Unformatted text preview: Grand Rounds
Avi Schiowitz, D.O.
4/24/07 Case Presentation
Pt is a 37 y/o female who
presented to the ED on 2/17/07
with a complaint of a constant
pressure like headache which had
lasted for the last 2 weeks. The
headaches awoke her from sleep.
headaches History of Present Illness
Onset was 2/4/2007. At first got better with OTC medication,
now is constant.
now Pt describes headaches as a tight feeling
bifrontal, extending posterior, left side
hurts more than right.
hurts Exacerbated by light and in the sitting,
standing Relieved somewhat by lying flat. HPI cont.
Complains of new onset nausea and vomiting.
vomiting. Patient felt lightheaded for last few days,
“nearly walking into walls”.
“nearly Unable to perform daily activities or go to
work. Pt was seen in OSH – SWGH twice during
last 2 weeks for same condition. Allergies: Latex PMHx: denies PSHx: C/S twice under spinal.
PSHx: Social Hx: Non-smoker, social drinker,
denies drug use Takes no medications. In the ED
Physical exam: BP 144/81, HR 77, T 96.8, RR 14, 99% RA
Gen: Pt lying on cot, cloth covering her face.
Slow to move but is A & O x 3. Winced to light
being turned on, but no photophobia to
Neuro: CN’s normal and intact. 5/5 strength and
motor in UE/LE. Movement is slightly slow but
not Rest of physical exam normal. Hospital Course
IV started. 1 liter NS bolus given, second
liter CBC, BMP and urine Hcg ordered. CT Head without contrast and CT angio of
head Pt given pain meds with slight
Pt admitted to 9C Diagnosis of Headache, Pain control and
dehydration. Neurology consult requested. Differential diagnosis of Acute
Headache. Migraine Tension HA Cluster HA Stroke Subarachnoid
Hemorrhage Cerebral Infarction Arterial
Arterial Dissection –
Carotid or Vertebral
Carotid Acute Hydrocephalus Meningitis Encephalitis Giant Cell Arteritis Tumor Trauma Neurology consult
Neurology Pt seen by neurologist next day. History consistent with that given in ED. No visual disturbances No tinnitus or diplopia. No history of trauma. Neurology Exam
Neurology ROS negative Physical Exam WNL Neurologic Exam:
A & O x 3 , CN intact
Motor, sensation, coordination – WNL
Reflexes 2+ & symmetric
Gait normal, no romberg. Imaging
CT of head – slit like ventricles and low
lying cerebellar tonsils. Findings could be
either due to pseudotumor cerebri with
coexistent Chiari I malformation or CSF
CT Angio of brain – Negative except for
somewhat prominent venous structures
supplying the transverse sinuses
bilaterally. Findings could be manifestation
of CSF hypotension syndrome. Although
given the plain CT results pseudotumor
cerbri also warrants consideration. Most
significantly, no evidence of dural sinus
thrombosis. Pseudotumor cerebri
Pseudotumor AKA Benign Intracranial hypertension Defined as a syndrome of elevated ICP without
evidence of hydrocephalus, focal lesions or frank
brain Usually occurs in obese women between ages
15-45. Symptoms include HA, visual disturbances, or
diplopia secondary to abducens nerve palsies.
diplopia Fundoscopic exam shows papilledema. Pseudotumor cerebri
Pseudotumor Usually a benign and self limiting disorder. Condition associated with drugs such as
Vit A intoxication, Danazol, Accutane,
Tetracyclines, oral contraceptives and
corticosteroid Systemic disorders include
hypoparathyroidism, CT of head can show small ventricles Treatment includes carbonic anhydrase
inhibitors – reduce CSF production.
Corticosteroids, Weight loss. Correct underlying systemic disorder. In the most severe cases
Ventriculoperitoneal shunt can be done.
Radiology Impression: Orthostatic HA
suspect spontaneous low CSF pressure
HA. Neurology Recommendation: Trial of
caffeine 500mg IV. If no relief in 1 hour
give 2nd dose. If no relief in AM will do MRI
MRI of head done – Results show inferior
displacement of the brainstem and
cerebellum towards the foramen magnum
with diffuse dural venous enhancement.
Findings most consistant with intracranial
hypotension. Neurology recommends epidural blood
patch and Anesthesia was consulted.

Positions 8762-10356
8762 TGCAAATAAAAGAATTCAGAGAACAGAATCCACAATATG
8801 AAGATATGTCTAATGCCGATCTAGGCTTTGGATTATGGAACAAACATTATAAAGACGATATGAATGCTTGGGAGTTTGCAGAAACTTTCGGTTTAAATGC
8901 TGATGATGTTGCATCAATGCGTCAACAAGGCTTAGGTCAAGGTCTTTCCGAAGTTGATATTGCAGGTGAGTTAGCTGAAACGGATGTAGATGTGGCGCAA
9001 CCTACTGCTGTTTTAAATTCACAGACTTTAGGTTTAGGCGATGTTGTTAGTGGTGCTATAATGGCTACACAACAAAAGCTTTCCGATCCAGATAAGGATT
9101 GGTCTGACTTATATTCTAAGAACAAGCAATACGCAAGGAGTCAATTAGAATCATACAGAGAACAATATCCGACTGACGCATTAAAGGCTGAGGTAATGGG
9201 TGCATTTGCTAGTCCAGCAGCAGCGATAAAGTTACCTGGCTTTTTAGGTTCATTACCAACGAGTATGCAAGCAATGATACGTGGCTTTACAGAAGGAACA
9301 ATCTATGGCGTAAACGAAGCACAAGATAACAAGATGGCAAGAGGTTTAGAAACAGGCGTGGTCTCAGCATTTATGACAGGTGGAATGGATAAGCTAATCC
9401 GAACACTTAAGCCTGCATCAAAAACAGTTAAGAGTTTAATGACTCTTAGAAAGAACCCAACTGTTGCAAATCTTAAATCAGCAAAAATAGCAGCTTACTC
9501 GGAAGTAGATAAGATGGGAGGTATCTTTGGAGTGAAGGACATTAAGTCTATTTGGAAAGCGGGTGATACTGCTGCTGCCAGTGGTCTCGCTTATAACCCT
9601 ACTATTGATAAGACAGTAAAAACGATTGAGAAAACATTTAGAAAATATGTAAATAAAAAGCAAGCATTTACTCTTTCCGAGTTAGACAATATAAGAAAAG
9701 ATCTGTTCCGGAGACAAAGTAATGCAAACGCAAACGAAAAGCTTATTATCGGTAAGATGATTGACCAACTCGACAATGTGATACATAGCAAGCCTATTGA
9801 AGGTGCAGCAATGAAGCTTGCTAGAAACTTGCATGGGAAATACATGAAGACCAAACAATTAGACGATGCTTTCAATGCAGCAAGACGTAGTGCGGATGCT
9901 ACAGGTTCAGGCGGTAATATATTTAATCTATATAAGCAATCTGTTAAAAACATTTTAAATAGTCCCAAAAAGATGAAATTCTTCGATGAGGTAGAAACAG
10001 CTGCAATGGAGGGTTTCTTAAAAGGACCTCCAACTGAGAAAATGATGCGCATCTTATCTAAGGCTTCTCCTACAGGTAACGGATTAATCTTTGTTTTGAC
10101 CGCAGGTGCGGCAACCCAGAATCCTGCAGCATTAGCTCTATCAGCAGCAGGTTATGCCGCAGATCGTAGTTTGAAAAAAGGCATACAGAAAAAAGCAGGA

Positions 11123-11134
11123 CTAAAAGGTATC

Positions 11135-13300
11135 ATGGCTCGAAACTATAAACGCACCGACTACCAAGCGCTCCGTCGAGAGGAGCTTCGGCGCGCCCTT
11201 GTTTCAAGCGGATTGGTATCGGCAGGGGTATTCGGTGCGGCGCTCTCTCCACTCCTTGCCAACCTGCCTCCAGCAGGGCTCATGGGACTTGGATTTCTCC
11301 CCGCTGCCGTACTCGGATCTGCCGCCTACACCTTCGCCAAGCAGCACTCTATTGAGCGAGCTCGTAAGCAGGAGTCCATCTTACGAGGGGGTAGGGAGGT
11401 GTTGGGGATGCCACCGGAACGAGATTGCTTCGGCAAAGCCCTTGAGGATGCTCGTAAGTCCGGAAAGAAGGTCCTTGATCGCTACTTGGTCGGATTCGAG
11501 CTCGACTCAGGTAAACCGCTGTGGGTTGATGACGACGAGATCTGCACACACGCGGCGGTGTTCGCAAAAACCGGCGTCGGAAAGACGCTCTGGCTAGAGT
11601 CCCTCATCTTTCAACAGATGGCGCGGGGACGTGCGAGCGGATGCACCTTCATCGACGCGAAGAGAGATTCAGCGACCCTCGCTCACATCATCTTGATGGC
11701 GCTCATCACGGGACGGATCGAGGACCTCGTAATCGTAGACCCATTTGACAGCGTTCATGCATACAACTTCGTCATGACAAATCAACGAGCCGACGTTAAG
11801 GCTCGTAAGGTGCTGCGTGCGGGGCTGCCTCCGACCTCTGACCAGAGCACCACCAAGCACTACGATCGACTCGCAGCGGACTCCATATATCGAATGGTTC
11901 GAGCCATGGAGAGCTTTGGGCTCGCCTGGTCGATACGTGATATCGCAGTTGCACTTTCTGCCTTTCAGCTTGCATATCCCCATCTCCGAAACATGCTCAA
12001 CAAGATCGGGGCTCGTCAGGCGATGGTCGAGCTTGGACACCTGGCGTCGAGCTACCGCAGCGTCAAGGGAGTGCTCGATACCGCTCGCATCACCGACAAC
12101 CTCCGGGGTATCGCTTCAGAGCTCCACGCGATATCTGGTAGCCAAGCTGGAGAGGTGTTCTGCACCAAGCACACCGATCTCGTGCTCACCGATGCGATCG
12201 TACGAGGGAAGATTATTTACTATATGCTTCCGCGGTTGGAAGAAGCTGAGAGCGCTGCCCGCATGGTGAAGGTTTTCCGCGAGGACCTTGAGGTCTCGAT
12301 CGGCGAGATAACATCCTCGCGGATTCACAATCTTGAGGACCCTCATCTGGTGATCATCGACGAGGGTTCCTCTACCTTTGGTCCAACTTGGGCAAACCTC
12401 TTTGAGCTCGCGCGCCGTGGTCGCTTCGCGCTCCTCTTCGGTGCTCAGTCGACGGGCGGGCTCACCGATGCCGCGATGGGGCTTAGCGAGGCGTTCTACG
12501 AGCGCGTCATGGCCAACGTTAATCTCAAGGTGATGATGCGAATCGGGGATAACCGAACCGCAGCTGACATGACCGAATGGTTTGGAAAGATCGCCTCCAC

Acute pain service saw the patient and
recommended conservative treatment at
this Abdominal binder, caffeine, fluids and
percocet for pain.
percocet Patient was referred to Chronic pain for
followup. Patient was discharged on 2/20/07. Instructed to follow with chronic pain and
neurology as outpatient.
neurology Told to come to ED if symptoms do not
improve. What is Intracranial Hypotension?
Escape of fluid that normally surrounds
the brain and spinal cord.
the Usually characterized by an orthostatic
headache – one that worsens with sitting
or Headache can be chronic or patient can
present without headache.
present Location of headache varies between
patients. Headaches in intracranial
hypotension Orthostatic Acute
onset of orthostatic Cervical or
interscapular pain that Second half of day
HA Lingering non Paradoxic orthostatic
HA Exertional HA wihout No HA
orthostatic Cause of Headache
Cause CSF supports the brain. Brain weight of 1500gr in air weighs only 48gr in
the Remaining weight supported by pain sensitive
structures. Meninges, cerebral and cerebellar
veins, CN V, VII, IX and X, upper 3 cervical
nerves. CSF decreases – decrease in buoyancy causing
traction on these structures.
traction In the upright position the downward
displacement is exagerated.
Evidence of this theory is supported first by
study data documenting downward displacement
of cranial structures.
of Evidence in support of this theory comes from
data collected by Kunkle, et al who induced
postural HA in healthy volunteers by draining
CSF. One of his subject had undergone a
section of the roots of CN V and IX and upper 4
cervical roots on L side with analgesia in the
regions to which these nerves project. This pt
experienced HA only on right side.
Another theory proposes the dilitation of
the intracranial vascular structures causes
the headaches. This is based on the
Monroe-Kellie hypothesis which states
that the sum of the volumes of intracranial
blood, CSF and brain tissue must remain
constant in an intact cranium. According to
this hypothesis a loss of CSF will cause an
increase in intracranial blood volume.
Most compensation occurs via venous
dilitation due to greater compliance and
capacitance. Venous sinus engorgement,
pachymeningeal enhancement, subdural
effusions and enlargement of pituitary
gland may represent compensatory
changes to maintain intracranial volume.
changes Pain is exacerbated by:
Jugular Venous Compression
Analgesics have minimal effect and pain is
usually relieved with lying flat. Other Symptoms:
Other Nausea Vomiting Anorexia Neck pain Dizzyness Diplopia Photophobia Changes in hearing Unsteadiness
staggering gait Facial numbness or
weakness Transient visual
obscuration Upper limb radicular
symptoms Rare symptoms